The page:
It never ceases to amaze me how diverse audiences respond to different images. Some images have broad appeal while others have a much smaller appeal but are liked with a passion.

A word of caution to my colleagues out there. Popularity is not a measure of artistic value. If it were then most of the modern art museums would have to throw their exhibits in a skip.

So what is an appropriate measure of artistic value. That's a tough question. I don't know the answer but what I do know is that if a few people respond passionately to an image I've made, it makes me happy.

Cheers,
Paul

Foundations for successful professional photographers

Descriptions about what it takes to be a professional photographer are often quite fluffy and insubstantial. So with my best analytical cap on I've decided look at what it takes to be successful professional photographer.

Let's first clear a few things up. You don't need to own a camera, any camera at all, you don't need lights, you don't a studio and you don't need official qualifications. You can hire everything you need from cameras to studio managers and digital artists. You certainly need knowledge and skill but not necessarily a diploma to hang on the wall.

To be a successful professional photographer you will have to develop four key foundations besides being able to make brilliant photographs and the traditional business skills which apply to everyone running their own company.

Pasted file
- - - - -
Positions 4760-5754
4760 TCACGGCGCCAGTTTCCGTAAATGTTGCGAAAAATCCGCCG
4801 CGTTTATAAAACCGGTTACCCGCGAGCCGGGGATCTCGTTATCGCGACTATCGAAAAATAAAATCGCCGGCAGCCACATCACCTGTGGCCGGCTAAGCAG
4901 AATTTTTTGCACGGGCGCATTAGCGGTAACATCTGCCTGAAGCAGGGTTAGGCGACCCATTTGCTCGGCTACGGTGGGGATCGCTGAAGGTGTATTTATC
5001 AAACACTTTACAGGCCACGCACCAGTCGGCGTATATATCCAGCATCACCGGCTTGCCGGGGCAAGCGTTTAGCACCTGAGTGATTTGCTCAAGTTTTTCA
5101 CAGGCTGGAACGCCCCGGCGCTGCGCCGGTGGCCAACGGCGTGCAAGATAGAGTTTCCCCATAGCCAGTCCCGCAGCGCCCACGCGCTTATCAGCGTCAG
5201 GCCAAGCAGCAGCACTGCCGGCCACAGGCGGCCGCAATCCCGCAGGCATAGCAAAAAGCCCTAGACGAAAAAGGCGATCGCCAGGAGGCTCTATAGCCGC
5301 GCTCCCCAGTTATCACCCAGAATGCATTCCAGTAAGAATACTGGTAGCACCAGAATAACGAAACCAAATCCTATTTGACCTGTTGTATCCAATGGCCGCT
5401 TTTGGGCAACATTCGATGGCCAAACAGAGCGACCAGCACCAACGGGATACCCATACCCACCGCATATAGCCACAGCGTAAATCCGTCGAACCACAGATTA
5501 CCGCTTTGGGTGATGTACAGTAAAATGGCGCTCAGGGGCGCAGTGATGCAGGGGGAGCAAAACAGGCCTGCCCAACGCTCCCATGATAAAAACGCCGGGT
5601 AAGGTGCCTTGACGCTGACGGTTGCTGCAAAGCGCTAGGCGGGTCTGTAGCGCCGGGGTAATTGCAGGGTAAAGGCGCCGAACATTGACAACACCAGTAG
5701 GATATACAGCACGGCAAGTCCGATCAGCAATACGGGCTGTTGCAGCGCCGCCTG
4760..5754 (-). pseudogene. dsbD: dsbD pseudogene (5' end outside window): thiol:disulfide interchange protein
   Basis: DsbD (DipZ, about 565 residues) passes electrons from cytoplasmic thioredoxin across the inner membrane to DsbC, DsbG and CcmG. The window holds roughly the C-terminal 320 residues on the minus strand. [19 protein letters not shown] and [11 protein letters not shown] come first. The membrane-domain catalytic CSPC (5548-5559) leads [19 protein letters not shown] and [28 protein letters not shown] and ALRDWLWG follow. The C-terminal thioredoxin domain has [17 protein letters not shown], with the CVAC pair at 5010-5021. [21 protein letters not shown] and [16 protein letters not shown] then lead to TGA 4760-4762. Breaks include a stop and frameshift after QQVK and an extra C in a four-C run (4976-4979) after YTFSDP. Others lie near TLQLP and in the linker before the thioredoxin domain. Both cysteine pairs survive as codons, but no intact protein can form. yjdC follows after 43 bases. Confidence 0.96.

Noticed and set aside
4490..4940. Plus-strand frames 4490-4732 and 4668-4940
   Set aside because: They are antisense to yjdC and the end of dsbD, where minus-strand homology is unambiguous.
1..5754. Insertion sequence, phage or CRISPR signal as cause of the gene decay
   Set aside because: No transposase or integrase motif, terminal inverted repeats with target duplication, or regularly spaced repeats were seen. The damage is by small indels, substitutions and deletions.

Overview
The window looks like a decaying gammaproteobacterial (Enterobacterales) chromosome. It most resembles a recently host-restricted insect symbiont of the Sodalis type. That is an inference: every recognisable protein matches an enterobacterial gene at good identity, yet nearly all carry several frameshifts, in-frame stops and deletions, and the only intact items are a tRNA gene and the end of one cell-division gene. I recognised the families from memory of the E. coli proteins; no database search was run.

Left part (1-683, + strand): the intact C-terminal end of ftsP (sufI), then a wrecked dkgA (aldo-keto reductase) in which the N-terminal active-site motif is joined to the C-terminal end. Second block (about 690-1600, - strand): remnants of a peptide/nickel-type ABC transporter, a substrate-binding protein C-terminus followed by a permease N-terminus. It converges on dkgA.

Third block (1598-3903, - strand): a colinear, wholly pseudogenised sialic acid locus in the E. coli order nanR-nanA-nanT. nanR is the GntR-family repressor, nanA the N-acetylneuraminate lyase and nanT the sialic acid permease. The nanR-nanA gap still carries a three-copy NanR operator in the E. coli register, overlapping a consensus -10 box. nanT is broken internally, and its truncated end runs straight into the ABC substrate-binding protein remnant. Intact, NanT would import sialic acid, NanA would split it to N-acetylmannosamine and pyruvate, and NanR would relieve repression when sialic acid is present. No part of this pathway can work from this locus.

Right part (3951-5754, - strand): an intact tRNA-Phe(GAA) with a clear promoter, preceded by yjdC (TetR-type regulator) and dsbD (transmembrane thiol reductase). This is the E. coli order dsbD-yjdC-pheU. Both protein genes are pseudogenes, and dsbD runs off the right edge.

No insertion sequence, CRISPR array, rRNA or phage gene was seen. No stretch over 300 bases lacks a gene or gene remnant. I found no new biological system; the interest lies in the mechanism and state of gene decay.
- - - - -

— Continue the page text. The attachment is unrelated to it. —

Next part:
The foundations are creativity, professionalism, knowledge and skill sets. Although this article is written for advertising and editorial photographers I am sure you will see how th…

Sensitivity and respect in your comments

Many photographers upload pictures of people for comment on photo sharing websites. I think it is important to point out that comments made on a picture are often read by the person in the picture. On the whole I think that most people commenting on a picture do show respect and awareness of the subject's feelings and emotions. However sometimes a comment is made that reveals a lack of regard for the person in the image.
Classic examples are comments which turn an attractive woman or man into a sexual object, or mock, trivialise or patronise the subject.
Even if the person in the photograph will almost certainly never see the comments made on their image, I believe it is of fundamental importance that comments are respectful and that you only say what you would be prepared to say looking that person straight in the eye.
The internet is vast and people on your screen can appear somewhat abstract and removed from the real human being, but each person you see in a photograph has a life,…

Meet Willem Vermandere

Flemish sculptor, painter, artist and folk musician, Willem Vermandere sings from the heart during a visit to his house in West Flanders.

Magda Indigo arranged a visit for us the last time we were in Belgium. Willem only performs in Flemish so his work is not well known outside Belgium and Holland although he has performed in the UK. Recently South African academics have also shown an interest in his poetic texts and his work is being translated into and performed in Afrikaans.

Willem is a kind, warm, generous man who has tremendous humility. He is a legend in Belgium. It was a priviledge to meet him.

I wanted to capture something of his spirit here.

Cheers,
Paul